Wednesday, June 20, 2007

THE LONG GOODBYE

Well, gentle reader, the time for departure for the Powell Family is approaching.

The reason for this post is at the urging of a dear friend. His insistence has overcome my reluctance.

Our parish, St. Demetrios Greek Orthodox Church in Ft. Lauderdale, will be holding an appreciation dinner for us this coming Sunday and they are establishing a fund (The Chuck and Connie Moving Fund) to help us with moving a living expenses for our first year of seminary.

As we approach this event in our lives, I am constantly being confronted with my own lack of faith and the temptation to abandon my peace for the anxiousness of the unknown. So far, I'd have to give myself a C-!

But this challenge is just what the Lord ordered for our lives at this point to force to the surface the tendency to lack faith when the path ahead seems dark. To be sure, all of this may be revealed at another time as complete folly. It may also become another invitation to leave behind the comfortable and press into God's peace in spite of circumstances.

Regardless of how it turns out, it will be another opportunity to allow the grace of God to overcome the fallenness of our lives and to fill up even what looks like death with His resurrected life.

This is the Power of Christ to grant true victory to His children in spite of any and all circumstances. But it is a vision we have to embrace. That way our circumstances are always viewed from the perspective of eternity and not from the terror of the temporary. It is a choice we are offered at every juncture in our lives. It is a Bethesda moment when the Lord turns to us and asks the question He constantly asks of us "Do you wish to be healed?"

So, no matter what we are facing, a move to seminary (how can we afford this? will we have jobs there? what will the married students housing look like?) a choice for a spouse, a (seemingly) incurable sickness, trouble with family, or any number of problems both great and small, we are offered a remedy to our worry and an antidote to our anxiousness. It will require our death to the fear of death, and it will call us to unconditional trust in the God Who loves us more than we, ourselves, know how to love.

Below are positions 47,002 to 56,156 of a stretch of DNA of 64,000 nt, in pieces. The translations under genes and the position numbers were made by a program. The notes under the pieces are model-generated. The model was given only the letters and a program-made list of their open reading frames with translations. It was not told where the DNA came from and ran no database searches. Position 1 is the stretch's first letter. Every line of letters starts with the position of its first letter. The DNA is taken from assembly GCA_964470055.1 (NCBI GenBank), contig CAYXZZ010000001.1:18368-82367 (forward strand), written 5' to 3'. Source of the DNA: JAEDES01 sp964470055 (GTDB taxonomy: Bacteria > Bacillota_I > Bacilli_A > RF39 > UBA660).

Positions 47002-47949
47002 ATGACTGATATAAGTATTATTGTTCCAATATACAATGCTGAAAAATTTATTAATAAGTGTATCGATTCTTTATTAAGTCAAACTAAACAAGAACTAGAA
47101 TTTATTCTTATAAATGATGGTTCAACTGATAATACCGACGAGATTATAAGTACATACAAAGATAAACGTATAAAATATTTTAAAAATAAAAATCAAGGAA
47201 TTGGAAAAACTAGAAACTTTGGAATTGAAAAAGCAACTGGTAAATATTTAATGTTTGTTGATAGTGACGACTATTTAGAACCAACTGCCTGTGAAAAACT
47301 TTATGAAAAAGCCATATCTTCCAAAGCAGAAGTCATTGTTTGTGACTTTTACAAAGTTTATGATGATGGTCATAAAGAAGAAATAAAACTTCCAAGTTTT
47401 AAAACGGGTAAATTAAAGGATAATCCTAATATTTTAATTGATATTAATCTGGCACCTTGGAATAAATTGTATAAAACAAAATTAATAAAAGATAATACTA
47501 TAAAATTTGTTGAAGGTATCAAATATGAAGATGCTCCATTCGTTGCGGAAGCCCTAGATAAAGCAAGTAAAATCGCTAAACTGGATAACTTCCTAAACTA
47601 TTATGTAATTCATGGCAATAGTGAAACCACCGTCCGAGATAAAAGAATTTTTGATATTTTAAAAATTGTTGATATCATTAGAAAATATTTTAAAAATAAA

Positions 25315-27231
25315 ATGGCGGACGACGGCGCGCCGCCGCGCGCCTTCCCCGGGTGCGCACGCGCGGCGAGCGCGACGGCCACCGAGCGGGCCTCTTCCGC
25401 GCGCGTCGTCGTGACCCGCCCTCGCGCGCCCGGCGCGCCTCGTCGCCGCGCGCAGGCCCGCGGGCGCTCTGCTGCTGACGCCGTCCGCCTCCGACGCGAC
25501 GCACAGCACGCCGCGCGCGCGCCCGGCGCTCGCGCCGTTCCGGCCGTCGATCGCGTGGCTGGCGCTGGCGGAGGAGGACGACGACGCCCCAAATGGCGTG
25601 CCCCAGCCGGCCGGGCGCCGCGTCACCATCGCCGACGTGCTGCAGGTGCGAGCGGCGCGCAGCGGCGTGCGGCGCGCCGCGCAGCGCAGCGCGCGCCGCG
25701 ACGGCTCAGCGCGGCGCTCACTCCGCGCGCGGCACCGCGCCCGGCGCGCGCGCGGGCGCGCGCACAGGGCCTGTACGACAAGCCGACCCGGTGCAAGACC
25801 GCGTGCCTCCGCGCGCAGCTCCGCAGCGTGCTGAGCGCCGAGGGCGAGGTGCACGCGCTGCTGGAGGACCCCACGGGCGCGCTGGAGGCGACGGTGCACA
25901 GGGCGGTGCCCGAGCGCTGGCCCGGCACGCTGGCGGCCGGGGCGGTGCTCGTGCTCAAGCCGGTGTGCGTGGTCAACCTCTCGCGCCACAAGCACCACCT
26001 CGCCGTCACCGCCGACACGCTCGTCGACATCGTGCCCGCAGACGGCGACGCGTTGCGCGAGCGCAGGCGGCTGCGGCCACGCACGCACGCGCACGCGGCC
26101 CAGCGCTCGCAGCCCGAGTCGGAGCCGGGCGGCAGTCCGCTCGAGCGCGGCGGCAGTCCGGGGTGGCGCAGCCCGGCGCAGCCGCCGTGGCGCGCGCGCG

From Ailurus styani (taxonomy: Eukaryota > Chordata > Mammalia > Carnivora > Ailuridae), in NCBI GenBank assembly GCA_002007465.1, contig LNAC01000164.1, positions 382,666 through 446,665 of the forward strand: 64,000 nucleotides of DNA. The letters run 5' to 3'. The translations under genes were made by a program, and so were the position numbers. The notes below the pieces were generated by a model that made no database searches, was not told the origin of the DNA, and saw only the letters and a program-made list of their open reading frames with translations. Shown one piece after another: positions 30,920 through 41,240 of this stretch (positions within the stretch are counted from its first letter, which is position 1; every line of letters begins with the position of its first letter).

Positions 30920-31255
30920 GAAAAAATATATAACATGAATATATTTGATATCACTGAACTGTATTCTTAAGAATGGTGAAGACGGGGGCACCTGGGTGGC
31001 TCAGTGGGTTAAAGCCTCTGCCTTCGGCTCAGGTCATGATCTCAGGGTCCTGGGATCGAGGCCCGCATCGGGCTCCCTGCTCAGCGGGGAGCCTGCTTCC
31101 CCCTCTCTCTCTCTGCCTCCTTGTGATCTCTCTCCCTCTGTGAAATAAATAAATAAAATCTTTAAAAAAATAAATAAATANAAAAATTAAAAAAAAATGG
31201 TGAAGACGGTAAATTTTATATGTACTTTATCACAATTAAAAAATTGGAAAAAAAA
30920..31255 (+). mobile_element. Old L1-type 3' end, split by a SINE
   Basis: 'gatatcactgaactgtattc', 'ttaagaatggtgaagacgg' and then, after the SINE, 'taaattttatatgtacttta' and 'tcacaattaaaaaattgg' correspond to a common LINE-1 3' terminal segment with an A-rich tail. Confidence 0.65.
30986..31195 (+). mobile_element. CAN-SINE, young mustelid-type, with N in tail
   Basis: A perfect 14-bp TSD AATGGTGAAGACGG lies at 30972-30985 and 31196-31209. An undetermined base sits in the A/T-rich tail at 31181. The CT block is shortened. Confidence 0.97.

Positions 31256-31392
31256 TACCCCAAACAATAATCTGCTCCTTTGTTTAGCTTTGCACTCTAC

It is within this choice, moment by moment, that allow us the freedom of spiritual maturity and ultimately theosis.

Pray for me, the fool.

P.S. Our current plans are to stay here in Ft. Lauderdale through July and use the month of July to prepare for the move (packing, yard sale, plans, utilities, etc.) and then head to Boston in August. We will stop for visits in St. Augustine, Atlanta, Greenville, Cincinnati, and then to our new home at Holy Cross in Brookline, MA. Hope to see some of you along the way.

4 comments:

David Bryan said...

God be with y'all.

Barnabas Powell said...

Thanks David. I'll miss the "y'all" in Boston!

B

Silverback said...

Dear Barnabas, You would have been proud of me today. I had the honor of teh microphone at church as the head pastor was taking some time with another group.

My first slide read: The false dichotomy between free will and predestination is an overreaction to the Pelagian heresy.

Watching the look s on those people's faces was well worth the price of admission. :) In the end, it was mostly a sort of one-person joke and I spoke about something entirely different - the discipline of solitude. I quoted Teresa of Avila, Bernard of Clairvou (sp?) and Richard Foster.

When it was all over I had several people tell me I sounded very Quaker. :)

Why stop at goring a sacred cow when you can finish the job and have for dinner on toast?

Barnabas Powell said...

Now Silver,

I know "funny" and that's funny!

Well played.

Besides, I like steak!

B